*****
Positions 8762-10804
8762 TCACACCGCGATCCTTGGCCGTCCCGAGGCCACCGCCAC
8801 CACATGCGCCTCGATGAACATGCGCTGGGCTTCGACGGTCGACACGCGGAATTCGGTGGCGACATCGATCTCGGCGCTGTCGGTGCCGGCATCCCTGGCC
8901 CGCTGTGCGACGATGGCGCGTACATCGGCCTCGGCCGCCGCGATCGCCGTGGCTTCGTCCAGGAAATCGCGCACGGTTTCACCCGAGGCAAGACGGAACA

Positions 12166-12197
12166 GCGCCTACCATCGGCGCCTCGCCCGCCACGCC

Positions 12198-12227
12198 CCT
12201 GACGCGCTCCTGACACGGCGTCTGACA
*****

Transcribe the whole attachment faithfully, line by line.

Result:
Positions 8762-10804
8762 TCACACCGCGATCCTTGGCCGTCCCGAGGCCACCGCCAC
8801 CACATGCGCCTCGATGAACATGCGCTGGGCTTCGACGGTCGACACGCGGAATTCGGTGGCGACATCGATCTCGGCGCTGTCGGTGCCGGCATCCCTGGCC
8901 CGCTGTGCGACGATGGCGCGTACATCGGCCTCGGCCGCCGCGATCGCCGTGGCTTCGTCCAGGAAATCGCGCACGGTTTCACCCGAGGCAAGACGGAACA

Positions 12166-12197
12166 GCGCCTACCATCGGCGCCTCGCCCGCCACGCC

Positions 12198-12227
12198 CCT
12201 GACGCGCTCCTGACACGGCGTCTGACA